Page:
Let the food fight begin. Now that the midterm elections are behind us and the 2016 presidential race is starting to take form, the discussion about how the Surface Transportation Act will be renewed is beginning to heat up. There are two kinds of adoption procedure that I have studied: the one I learned in college and the one I learned in DC over the past several decades. They are not very alike.
The actual procedure is more like a giant food fight, involving thousands of participants, from local agencies and companies, to national organizations, to Congressional staff, to the members of Congress themselves, not to mention the Executive Branch. It’s a miracle that they ever pass anything – but they always do, eventually. This column is my modest way of suggesting a few things that ought to be included in the Act.
The first fight is always about funding and while I have always been a fan of user pays and hence an increase in the gas tax, my opinion has shifted. The fact that it’s politically impossible is one factor, but the other is a fairness argument. With the growth of CAFE standards, hybrids and EVs, a gas tax will no longer assess damages fairly. As a result, the alternative involving mileage-based user fees is gaining credibility.
There are numerous experiments at the state level, and combined with the announcement of rule-making to install DSRC radios in every car from 2017, the basis of a widespread usage-charging system will be in place. All Congress needs to do is nothing, which is their strong suit. The states, along with their corporate partners, will develop the most effective ways to charge for city, rural and toll driving.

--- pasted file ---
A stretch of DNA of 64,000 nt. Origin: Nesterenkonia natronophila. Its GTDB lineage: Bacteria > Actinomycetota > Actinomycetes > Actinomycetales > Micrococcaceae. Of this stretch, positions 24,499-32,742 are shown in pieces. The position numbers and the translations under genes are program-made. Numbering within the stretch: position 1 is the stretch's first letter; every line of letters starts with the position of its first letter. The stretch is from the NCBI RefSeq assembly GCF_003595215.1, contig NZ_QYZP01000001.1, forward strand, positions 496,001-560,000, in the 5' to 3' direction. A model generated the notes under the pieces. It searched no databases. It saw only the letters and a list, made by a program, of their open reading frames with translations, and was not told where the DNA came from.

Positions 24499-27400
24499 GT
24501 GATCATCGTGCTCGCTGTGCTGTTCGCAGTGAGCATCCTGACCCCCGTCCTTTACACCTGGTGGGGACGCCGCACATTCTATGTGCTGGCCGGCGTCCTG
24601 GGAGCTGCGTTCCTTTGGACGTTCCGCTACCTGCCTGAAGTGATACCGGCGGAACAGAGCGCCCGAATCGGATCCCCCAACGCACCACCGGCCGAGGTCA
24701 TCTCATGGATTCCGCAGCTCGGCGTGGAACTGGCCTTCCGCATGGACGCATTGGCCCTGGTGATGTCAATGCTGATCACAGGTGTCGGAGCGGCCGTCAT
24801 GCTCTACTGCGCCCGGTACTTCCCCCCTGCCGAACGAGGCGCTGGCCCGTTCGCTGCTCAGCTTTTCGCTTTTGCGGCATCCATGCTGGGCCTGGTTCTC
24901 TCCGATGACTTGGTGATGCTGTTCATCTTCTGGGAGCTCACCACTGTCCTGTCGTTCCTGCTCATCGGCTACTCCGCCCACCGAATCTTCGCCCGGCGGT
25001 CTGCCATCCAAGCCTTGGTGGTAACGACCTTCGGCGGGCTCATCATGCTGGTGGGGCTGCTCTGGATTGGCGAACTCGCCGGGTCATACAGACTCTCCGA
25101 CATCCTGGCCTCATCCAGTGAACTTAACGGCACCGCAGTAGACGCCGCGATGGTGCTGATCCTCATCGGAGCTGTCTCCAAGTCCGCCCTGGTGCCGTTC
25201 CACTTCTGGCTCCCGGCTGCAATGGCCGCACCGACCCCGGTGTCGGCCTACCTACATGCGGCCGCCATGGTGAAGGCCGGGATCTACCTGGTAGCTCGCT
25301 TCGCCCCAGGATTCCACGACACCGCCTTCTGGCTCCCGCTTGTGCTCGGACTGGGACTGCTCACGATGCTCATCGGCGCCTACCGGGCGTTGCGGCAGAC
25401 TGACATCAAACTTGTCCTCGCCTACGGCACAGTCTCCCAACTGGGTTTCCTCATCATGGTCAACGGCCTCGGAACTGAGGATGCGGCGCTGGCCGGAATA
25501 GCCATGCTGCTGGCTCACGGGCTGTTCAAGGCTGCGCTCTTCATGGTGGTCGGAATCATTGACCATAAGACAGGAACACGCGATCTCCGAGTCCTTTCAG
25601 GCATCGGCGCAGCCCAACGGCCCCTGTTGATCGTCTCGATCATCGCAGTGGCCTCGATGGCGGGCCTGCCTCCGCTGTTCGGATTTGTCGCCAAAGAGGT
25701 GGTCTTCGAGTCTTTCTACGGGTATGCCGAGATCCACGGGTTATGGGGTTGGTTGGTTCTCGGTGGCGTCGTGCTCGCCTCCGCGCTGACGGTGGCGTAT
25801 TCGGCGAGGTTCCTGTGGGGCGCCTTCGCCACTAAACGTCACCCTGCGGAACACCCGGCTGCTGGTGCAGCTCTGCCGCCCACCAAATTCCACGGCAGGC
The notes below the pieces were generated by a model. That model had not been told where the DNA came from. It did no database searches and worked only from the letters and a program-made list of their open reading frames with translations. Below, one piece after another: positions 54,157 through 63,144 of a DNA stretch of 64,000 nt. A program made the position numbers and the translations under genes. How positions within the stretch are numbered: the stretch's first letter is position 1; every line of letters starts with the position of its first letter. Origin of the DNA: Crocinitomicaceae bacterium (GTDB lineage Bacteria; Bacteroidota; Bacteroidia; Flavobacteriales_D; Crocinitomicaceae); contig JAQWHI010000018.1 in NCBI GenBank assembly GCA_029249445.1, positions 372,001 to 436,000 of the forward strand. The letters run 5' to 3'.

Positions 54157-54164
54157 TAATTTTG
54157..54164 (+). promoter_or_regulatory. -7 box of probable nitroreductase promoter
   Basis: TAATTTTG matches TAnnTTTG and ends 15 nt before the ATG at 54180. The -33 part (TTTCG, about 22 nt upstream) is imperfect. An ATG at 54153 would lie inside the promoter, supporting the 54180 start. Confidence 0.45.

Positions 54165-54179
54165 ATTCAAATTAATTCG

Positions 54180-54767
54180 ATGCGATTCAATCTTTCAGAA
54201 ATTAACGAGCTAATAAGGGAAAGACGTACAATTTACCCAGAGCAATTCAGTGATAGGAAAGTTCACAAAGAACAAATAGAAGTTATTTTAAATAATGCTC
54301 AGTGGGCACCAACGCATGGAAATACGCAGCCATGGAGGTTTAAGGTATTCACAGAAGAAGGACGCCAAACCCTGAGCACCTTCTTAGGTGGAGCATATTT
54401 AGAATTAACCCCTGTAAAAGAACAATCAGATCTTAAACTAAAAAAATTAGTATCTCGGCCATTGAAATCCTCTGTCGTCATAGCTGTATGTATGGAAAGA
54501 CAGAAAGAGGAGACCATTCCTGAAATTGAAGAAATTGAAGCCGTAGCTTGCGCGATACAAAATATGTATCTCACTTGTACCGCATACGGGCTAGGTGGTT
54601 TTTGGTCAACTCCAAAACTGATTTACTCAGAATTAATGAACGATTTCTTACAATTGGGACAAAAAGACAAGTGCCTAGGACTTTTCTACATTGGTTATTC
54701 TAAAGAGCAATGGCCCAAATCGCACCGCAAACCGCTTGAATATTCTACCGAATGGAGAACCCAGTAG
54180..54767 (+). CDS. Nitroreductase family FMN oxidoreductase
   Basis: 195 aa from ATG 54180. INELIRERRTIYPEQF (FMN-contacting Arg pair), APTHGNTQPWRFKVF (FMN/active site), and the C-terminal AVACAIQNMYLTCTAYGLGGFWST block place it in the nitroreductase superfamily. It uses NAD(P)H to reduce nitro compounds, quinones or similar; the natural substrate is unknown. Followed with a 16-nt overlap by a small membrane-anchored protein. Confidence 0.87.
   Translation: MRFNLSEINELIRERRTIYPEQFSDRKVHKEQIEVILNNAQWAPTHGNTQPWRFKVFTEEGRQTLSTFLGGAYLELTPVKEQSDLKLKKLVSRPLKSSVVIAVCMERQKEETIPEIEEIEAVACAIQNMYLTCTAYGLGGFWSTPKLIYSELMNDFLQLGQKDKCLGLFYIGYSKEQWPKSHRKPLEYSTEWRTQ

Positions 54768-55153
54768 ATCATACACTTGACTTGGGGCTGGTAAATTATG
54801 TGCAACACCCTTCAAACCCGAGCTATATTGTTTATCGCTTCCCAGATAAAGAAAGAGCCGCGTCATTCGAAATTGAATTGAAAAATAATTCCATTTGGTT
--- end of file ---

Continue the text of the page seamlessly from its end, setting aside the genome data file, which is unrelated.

My next concern is the ‘Watergate question’: “What did you know and when did you know it?” Enormous amounts of data is now being made available in toll, highway and transit systems, due to low-cost transmission and storage. Coming to the fore are private companies offering analytics and predictive analytics to combine disparate databases and provide management with new tools to operate more efficiently. Congress can encourage this trend with a continued emphasis on performance measurement.
My final thought for this column is a new question: “What did you pay and how did you pay it?” The current Surface Transportation Bill has a requirement that toll systems achieve interoperability by 2016, a goal that won’t be achieved. As Congress looks to the next Bill, they should think more broadly. Instead of just toll interoperability, how about transportation interoperability? Why not one account for all paid transportation services, with information on all the unpaid services? It would be possible to provide such a service to customers with benefits to them, to operators and to the entire region. Congress could expand its vision and provide direction to the entire industry. Wouldn’t that be something?
Larry Yermack is strategic advisor to Cubic Transportation Systems, USA. firstname.lastname@example.org
Illustration: Ian Parratt, the-caricatureartist.co.uk